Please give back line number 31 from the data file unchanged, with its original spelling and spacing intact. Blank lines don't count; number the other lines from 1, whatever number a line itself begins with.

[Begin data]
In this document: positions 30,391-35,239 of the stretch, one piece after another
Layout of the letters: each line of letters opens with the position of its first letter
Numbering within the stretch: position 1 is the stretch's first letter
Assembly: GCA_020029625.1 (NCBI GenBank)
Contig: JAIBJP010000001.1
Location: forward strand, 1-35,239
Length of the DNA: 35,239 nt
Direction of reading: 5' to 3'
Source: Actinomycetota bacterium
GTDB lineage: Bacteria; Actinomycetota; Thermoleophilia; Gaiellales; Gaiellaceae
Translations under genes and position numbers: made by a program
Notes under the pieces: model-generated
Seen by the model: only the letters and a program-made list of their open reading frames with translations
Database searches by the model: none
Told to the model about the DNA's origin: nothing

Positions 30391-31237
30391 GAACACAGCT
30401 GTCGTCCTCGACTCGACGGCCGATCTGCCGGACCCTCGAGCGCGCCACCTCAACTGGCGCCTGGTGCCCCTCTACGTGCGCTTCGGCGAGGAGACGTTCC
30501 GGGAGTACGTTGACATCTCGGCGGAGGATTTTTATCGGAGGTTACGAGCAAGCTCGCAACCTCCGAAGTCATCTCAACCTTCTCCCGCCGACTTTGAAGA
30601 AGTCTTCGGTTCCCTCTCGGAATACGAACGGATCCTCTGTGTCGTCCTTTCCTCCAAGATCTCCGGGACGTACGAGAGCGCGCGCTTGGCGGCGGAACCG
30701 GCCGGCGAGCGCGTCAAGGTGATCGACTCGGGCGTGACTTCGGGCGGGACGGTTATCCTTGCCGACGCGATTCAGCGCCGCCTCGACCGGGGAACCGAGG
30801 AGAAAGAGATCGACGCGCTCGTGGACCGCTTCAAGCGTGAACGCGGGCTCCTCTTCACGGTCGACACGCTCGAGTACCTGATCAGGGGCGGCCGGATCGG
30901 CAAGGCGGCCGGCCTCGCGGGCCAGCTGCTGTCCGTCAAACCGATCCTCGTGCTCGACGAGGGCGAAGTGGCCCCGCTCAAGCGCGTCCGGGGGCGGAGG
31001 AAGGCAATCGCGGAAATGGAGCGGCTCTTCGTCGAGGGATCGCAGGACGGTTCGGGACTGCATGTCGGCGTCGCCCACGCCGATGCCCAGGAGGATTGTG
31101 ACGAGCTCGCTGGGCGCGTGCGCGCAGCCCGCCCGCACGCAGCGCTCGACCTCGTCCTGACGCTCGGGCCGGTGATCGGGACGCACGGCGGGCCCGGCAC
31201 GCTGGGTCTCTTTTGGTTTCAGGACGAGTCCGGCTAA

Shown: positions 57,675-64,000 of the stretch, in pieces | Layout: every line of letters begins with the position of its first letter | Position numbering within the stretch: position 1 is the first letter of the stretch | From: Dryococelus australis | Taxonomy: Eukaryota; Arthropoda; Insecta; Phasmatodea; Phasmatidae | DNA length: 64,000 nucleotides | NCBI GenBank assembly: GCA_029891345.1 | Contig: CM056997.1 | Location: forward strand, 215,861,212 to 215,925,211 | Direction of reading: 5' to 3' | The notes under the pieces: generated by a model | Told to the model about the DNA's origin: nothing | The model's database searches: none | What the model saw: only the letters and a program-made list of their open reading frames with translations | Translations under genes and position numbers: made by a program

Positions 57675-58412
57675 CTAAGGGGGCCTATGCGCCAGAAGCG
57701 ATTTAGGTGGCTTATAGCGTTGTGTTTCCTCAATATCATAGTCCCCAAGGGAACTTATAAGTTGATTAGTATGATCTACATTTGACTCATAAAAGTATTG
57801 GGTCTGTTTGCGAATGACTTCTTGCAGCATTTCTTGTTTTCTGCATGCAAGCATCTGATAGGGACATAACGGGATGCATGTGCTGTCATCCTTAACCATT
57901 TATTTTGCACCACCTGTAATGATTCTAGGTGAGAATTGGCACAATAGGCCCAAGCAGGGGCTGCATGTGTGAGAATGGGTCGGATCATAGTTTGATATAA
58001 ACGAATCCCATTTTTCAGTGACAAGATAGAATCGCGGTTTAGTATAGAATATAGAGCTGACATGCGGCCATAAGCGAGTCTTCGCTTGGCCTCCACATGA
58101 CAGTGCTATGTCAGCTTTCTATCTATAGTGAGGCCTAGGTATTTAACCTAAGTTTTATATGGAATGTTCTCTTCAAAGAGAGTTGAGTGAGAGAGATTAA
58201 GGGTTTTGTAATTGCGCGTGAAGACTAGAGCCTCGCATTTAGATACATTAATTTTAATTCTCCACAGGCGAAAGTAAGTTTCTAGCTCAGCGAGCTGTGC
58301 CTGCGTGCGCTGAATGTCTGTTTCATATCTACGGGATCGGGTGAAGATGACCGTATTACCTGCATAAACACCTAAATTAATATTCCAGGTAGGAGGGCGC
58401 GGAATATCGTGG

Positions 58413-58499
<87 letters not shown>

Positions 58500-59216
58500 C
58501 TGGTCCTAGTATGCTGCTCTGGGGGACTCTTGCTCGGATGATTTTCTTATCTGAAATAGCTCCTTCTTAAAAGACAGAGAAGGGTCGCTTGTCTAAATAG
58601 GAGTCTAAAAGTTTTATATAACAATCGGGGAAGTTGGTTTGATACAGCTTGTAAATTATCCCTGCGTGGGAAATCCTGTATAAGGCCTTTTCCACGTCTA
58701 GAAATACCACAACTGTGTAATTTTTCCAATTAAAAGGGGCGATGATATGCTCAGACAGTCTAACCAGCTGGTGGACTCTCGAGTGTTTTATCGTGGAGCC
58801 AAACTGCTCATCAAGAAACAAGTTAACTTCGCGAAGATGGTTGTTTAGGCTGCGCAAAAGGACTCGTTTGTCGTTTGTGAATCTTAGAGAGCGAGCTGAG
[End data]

57801 GGTCTGTTTGCGAATGACTTCTTGCAGCATTTCTTGTTTTCTGCATGCAAGCATCTGATAGGGACATAACGGGATGCATGTGCTGTCATCCTTAACCATT